During their most recent weekly visit to villages in the South Hebron Hills, CPTers witnessed a large group of Israeli soldiers in the area and heard an artillery training activity.  Every week, Christian Peacemaker Teams, along with other internationals, provides a presence in an area, home to twelve villages, that the Israeli military has designated as Firing Zone 918—a closed military zone for training maneuvers.

On Sunday, 15 September, CPTers witnessed soldiers and a military vehicle near the village of Halaweh and two helicopter flyovers as children studied and played at the school in Al Fakheit.   They heard several other helicopters flying nearby during the night.  On the morning of 16 September, CPTers heard what seemed to be bomb detonation and machine gun fire.  Later in the morning, when they visited the village of Jinba, residents confirmed that the Israeli military had conducted infantry training exercises nearby from about 6:00 to 8:00 a.m. that morning. 

During their visit to Jinba village, CPTers learned that the Israeli authorities had stopped employees of World Vision as they were driving from Jinba to Al Fakheit and confiscated their car on 11 September.  According to a United Nations employee, soldiers said they would not return the car for at least sixty days.

The area has been relatively quiet since May – with no training activities seen or heard, though helicopter flyovers continued even during this “quiet” time and settler violence and a military raid occurred in July.  Here is a video of an Israeli military helicopter harrassing the village of Al Fakheit:

September 18th

Prayers for Peacemakers, September 18, 2013

 Epixel* for 15 September 2013

 For the hurt of my poor
people I am hurt, I mourn, and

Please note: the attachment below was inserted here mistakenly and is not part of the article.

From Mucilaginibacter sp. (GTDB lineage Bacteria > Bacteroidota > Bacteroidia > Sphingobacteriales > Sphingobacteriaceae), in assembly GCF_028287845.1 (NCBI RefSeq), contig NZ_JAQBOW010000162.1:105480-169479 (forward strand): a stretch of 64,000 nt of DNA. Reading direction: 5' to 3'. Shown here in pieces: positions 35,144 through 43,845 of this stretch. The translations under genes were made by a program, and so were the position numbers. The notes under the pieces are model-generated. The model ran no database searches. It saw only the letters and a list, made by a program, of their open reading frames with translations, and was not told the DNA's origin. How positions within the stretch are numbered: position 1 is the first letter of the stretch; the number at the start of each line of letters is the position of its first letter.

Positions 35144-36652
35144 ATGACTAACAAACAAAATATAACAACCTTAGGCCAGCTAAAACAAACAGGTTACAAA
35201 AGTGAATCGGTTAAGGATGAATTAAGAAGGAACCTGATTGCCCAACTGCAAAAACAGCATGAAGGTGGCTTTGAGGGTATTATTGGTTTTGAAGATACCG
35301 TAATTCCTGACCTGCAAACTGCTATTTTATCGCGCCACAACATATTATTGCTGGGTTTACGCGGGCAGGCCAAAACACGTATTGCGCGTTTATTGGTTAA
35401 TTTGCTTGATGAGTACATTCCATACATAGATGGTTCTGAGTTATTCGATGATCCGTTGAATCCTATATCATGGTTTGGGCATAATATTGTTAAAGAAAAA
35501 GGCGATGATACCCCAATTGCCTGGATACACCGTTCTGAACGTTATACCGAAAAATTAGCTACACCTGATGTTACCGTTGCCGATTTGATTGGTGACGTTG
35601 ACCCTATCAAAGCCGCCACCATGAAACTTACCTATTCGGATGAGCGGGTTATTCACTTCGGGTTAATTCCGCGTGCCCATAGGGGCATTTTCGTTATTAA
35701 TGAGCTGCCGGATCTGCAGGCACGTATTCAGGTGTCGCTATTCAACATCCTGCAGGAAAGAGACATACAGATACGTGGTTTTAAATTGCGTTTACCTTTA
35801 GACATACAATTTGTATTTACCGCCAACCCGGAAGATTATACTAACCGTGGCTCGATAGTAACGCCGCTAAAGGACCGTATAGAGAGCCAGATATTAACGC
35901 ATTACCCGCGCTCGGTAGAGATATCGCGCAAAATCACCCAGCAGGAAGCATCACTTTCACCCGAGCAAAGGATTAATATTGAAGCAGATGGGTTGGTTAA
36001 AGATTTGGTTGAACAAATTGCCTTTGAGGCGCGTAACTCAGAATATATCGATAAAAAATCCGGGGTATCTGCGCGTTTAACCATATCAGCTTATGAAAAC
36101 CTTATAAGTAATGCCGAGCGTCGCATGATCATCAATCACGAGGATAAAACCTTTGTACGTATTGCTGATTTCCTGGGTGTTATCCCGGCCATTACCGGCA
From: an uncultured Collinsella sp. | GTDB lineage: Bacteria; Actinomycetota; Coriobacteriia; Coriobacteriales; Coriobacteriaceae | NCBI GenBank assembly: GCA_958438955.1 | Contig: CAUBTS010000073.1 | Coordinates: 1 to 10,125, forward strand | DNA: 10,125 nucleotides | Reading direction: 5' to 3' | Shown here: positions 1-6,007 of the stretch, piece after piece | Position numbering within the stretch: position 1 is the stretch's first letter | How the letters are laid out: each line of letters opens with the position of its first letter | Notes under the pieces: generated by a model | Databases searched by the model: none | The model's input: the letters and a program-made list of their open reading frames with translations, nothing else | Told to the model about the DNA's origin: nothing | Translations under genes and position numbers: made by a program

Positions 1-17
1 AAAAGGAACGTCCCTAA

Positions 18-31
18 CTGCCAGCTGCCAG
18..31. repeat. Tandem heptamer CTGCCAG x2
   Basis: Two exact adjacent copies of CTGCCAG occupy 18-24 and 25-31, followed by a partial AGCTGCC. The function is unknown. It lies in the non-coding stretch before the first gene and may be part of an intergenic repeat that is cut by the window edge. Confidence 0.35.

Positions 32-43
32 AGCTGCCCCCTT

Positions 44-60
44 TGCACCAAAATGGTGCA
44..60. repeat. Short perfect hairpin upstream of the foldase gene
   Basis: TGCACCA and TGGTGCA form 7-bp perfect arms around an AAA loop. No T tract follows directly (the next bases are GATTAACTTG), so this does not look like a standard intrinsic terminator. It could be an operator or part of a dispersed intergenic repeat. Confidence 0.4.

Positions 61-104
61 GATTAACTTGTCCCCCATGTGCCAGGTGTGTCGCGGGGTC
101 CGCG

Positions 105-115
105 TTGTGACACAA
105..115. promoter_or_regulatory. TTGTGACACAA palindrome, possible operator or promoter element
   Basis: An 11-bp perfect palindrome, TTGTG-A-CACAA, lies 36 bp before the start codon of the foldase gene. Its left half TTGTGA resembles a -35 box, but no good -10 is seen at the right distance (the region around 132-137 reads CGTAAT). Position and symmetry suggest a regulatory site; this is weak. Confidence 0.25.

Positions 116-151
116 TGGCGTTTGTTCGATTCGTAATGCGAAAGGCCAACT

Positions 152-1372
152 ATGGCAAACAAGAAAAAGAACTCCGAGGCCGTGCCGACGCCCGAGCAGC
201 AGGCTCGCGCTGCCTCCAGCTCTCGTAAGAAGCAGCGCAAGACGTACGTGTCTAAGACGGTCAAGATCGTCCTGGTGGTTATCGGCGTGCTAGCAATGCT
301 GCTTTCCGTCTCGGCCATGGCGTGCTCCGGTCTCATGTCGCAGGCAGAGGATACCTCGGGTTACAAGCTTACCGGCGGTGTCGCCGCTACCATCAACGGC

dismay has taken hold of me.
Jeremiah 8:21


Prayers for Peacemakers, September 18, 2013

Pray for the people of Iraqi Kurdistan who are currently facing violent attacks as part of the parliamentary election campaign.  Pray also that the U.N. election monitors will observe the voting process carefully and transparently to ensure that the elections are not corrupted.

September 16th

CPT INTERNATIONAL: CPT Americas Convergence to participate in School of the Americas witness at Fort Benning, 20-24 November


Join us this November for the first ever CPT Americas Convergence in Georgia, USA.   CPTers and supporters from Turtle Island (North America) to the Southern Cone will gather for five days of formative events including worship, public protest, fellowship, accompaniment, and the opportunity for nonviolent direct action Wednesday, 20 November through Sunday, 24 November 2013.  

CPT will partner with the Alterna Community and former Steering Committee member Anton Flores-Maisonet, based in LaGrange, GA to participate in an annual public witness and civil disobedience action at the Stewart Detention Center in Lumpkin.   Stewart, a privately run prison, is the largest immigrant detention center in the United States. Alterna and Georgia Detention Watch have long monitored this facility, documenting violations of human rights and detention standards and organizing vigils to remember the detainees trapped there as well as Roberto MartĂ­nez Medina who died while in detention at Stewart.

Following the witness in Lumpkin, CPT will join thousands gathered at the gates of Ft. Benning in Columbus, GA to call for the closure of the infamous U.S. Army School of the Americas (SOA).  Since 1946, this “School of Assassins” has trained over 64,000 Latin American soldiers in counterinsurgency techniques, psychological warfare, military intelligence, and interrogation tactics.  SOA graduates have consistently used their skills to wage a war against their own people, targeting educators, union organizers, religious workers, student leaders, and others who work for the rights of the poor.   They have tortured, raped, “disappeared,” assassinated, and massacred hundreds and thousands of Latin Americans.   Although the official name changed in 2001 from SOA to WHINSEC (Western Hemisphere Institute for Security Cooperation), the school under any name is synonymous with torture and impunity.

IRAQI KURDISTAN: CPT calls on authorities to respect people’s political choices, U.N. to report accurately on election violence and fraud